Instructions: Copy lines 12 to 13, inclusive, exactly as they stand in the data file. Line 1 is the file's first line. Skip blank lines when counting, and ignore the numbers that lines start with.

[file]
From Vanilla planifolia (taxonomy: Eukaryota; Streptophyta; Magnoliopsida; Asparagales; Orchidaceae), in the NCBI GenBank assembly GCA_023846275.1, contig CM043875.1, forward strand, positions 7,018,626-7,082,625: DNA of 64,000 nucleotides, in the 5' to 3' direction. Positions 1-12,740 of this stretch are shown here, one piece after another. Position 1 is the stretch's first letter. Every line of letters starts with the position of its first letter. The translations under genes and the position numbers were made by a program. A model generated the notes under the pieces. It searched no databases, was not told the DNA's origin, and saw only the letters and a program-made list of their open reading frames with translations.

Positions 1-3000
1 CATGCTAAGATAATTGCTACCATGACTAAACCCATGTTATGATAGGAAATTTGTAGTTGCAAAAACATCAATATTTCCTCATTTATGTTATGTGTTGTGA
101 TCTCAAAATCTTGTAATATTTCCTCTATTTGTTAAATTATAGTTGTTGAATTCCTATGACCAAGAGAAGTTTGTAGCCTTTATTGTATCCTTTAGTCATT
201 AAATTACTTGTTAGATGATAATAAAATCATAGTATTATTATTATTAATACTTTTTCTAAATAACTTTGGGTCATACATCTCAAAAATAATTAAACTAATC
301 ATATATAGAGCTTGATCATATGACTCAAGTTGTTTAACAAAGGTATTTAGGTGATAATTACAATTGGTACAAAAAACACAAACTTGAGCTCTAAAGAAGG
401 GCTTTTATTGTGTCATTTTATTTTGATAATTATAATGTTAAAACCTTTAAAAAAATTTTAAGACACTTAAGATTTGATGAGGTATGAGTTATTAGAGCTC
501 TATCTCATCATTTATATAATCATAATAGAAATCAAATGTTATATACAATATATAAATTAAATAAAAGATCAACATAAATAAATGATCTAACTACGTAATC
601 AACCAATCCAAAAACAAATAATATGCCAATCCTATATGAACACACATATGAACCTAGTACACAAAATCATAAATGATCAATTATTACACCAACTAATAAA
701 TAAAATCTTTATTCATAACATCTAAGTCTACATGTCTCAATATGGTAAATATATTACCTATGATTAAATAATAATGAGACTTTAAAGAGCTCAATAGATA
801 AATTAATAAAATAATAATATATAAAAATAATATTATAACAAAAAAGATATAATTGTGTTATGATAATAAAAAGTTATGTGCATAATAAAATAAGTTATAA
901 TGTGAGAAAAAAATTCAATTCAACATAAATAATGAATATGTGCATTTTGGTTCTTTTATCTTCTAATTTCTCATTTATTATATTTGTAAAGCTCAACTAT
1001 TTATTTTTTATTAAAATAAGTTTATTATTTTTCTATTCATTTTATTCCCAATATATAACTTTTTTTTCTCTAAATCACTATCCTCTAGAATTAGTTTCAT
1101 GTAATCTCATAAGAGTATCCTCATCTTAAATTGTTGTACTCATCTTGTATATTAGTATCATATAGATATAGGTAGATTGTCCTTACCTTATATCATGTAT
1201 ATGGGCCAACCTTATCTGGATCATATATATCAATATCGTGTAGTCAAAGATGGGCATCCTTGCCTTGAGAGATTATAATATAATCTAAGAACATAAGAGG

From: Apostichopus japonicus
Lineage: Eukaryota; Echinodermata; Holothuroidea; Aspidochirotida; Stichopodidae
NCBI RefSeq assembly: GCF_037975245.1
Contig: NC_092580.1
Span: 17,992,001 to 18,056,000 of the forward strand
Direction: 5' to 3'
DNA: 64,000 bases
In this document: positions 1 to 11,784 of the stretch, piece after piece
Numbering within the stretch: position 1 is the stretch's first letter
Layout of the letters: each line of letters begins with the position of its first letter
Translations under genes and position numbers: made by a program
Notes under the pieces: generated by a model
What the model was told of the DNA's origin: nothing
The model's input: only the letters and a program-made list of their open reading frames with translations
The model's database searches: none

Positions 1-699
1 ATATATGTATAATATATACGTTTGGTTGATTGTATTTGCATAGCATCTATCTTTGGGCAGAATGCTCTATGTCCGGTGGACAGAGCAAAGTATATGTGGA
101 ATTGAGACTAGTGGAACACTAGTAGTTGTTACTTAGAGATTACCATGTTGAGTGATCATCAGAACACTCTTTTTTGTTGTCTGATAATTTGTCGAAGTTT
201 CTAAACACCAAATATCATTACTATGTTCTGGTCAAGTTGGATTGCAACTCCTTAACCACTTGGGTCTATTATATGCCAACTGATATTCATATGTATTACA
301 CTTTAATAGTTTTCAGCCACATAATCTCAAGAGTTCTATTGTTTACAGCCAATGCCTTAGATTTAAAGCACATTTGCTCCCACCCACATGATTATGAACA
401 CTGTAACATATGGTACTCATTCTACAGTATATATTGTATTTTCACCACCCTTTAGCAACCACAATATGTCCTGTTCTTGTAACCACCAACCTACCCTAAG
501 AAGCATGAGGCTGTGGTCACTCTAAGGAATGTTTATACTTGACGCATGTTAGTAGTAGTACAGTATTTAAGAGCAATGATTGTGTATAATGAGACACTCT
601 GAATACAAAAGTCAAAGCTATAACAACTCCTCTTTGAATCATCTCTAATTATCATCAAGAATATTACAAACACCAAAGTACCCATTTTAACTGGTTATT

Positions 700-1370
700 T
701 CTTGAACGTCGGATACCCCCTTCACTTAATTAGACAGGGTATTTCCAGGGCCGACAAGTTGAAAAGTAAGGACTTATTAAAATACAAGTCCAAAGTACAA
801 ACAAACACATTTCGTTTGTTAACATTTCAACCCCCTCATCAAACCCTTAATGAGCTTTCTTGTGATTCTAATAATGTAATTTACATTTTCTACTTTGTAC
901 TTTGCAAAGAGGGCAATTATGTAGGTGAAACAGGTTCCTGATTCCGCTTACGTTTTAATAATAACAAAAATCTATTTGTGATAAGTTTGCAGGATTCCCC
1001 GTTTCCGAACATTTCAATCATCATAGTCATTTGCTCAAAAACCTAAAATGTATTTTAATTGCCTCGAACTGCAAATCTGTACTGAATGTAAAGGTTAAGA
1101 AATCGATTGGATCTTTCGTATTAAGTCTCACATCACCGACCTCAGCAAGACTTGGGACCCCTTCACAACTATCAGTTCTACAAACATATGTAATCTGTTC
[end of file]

901 TGTGAGAAAAAAATTCAATTCAACATAAATAATGAATATGTGCATTTTGGTTCTTTTATCTTCTAATTTCTCATTTATTATATTTGTAAAGCTCAACTAT
1001 TTATTTTTTATTAAAATAAGTTTATTATTTTTCTATTCATTTTATTCCCAATATATAACTTTTTTTTCTCTAAATCACTATCCTCTAGAATTAGTTTCAT